The importance of staying connected during stressful times

Samantha Carbon

Samantha Carbon

UKCP psychotherapist Samantha is a UKCP registered psychotherapist and clinical supervisor. She is also the author of The Little Self Esteem Work Book: https://amzn.to/377vBJn.

Since the start of lockdown, many of us have experienced unprecedented stress levels. While the quality and the amount of stress a person experiences is determined by themselves, the impact of COVID-19 on individuals has undoubtedly evoked physiological and psychological responses.

What we are going through collectively is part of the human experience: the uncertainties, the disconnection, and the urges to control. What COVID-19 has highlighted is a commonality in that we are sharing vulnerability and collective suffering.

Many people struggle to articulate their needs and feelings. It is important to recognise that your feelings during this time are valid, and that it is okay to feel the stress and anxiety you are going through. Lockdown stress has shown up in many ways, such as insomnia, helplessness, loss, confusion, burnout, loneliness, and isolation.

While the connections we have with ourselves is important, the ones you have with your friends and family are just as pivotal. We rely on these relationships for a lot of our peace, validation, confidence and joy. With social interaction at an all-time low, it’s time to explore how we can stay connected with each other as best as possible, to maintain our relationships and manage the current situation.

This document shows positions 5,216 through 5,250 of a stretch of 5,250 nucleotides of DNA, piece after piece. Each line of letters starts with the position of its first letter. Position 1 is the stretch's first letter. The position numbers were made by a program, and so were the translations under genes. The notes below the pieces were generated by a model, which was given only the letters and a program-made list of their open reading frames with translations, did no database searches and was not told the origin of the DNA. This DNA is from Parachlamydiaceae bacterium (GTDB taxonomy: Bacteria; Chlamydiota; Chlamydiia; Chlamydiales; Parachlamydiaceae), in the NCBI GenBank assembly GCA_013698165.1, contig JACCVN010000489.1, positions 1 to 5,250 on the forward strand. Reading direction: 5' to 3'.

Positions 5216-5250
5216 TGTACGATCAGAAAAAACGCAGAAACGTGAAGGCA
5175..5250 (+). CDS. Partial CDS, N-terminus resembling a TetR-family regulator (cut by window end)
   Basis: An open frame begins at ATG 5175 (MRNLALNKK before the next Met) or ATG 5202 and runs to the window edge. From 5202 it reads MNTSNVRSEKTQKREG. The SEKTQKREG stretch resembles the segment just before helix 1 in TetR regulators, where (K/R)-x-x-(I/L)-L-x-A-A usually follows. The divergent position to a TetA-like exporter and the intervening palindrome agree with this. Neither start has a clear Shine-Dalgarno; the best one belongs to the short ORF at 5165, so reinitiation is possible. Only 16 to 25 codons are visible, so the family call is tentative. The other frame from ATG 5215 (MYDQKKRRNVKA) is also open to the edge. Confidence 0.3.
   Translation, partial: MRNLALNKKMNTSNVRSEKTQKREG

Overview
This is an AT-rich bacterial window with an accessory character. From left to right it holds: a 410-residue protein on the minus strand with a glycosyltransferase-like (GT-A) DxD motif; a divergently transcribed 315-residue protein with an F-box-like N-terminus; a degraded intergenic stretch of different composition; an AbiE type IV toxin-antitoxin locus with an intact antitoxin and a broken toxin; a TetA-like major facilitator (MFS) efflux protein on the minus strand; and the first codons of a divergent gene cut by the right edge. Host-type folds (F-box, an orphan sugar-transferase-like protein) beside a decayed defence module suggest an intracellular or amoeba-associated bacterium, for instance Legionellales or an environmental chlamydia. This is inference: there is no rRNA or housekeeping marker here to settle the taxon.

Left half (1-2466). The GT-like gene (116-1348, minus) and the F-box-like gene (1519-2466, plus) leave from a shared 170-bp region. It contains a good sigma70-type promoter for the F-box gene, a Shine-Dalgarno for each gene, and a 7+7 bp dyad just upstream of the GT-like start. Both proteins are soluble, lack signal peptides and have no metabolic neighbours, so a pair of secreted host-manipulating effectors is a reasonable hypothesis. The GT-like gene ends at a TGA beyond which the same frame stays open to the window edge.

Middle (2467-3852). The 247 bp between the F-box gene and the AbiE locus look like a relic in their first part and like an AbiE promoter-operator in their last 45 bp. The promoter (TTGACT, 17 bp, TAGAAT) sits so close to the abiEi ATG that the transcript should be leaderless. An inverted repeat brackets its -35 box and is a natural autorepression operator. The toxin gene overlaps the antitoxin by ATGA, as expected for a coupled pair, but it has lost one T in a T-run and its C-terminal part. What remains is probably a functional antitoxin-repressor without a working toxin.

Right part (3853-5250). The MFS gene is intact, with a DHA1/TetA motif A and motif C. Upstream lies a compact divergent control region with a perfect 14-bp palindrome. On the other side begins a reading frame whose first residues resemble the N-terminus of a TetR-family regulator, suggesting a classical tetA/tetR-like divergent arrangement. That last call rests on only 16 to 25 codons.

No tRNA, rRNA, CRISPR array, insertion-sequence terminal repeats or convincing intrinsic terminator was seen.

So, as we go into Stress Awareness Month, the awareness of your stress is an essential step towards understanding it and the best way to change is by starting today. Many individuals try to heal alone, and this is because we are often programmed to believe that asking for help is a sign of failure. For some, it can be instinctive to nurture everybody but the self. Let's not deny our loved ones the opportunity to care for us. Sometimes our need to control can be motivated by fear which prevents us from accepting the situation.  

I invite you to adopt a conscious state when you are looking at stress. Having this awareness requires living in the here and now and not elsewhere.

Working with a therapist can help individuals embrace kindness and positive attitudes when surrounded with uncertainty and stressful moments. It can help us understand our stress and the importance of our established bonds with friends and family. It is also a space where we can create a new bond with someone who is solely focused on our wellbeing. Through reflection in psychotherapy we can start to gain a new perspective on what is happening for us.

So, are you willing to see things differently?

Recognising the ability to understand your thoughts, needs and feelings, along with the realization that your opinions have value even if they are only your opinion, is a step forward. The understanding that stress takes place when we give up control, not when we keep control.

Being able to understand vulnerability in the face of uncertainty requires courage which can lead to new experiences. Navigating uncertainty requires awareness and a sense of acceptance. Nobody can control our external world of stress, however as individuals we can control our inner world.

Stress may show up in many forms, but it is crucial to embrace all challenges to better your emotional wellbeing. When we are willing to give up judging our emotions, we can begin to experience self-acceptance because the connection is meaningful. Any pearls of wisdom learned during this time can give a glimmer of light, leading to a greater understanding of why the stress is showing up.

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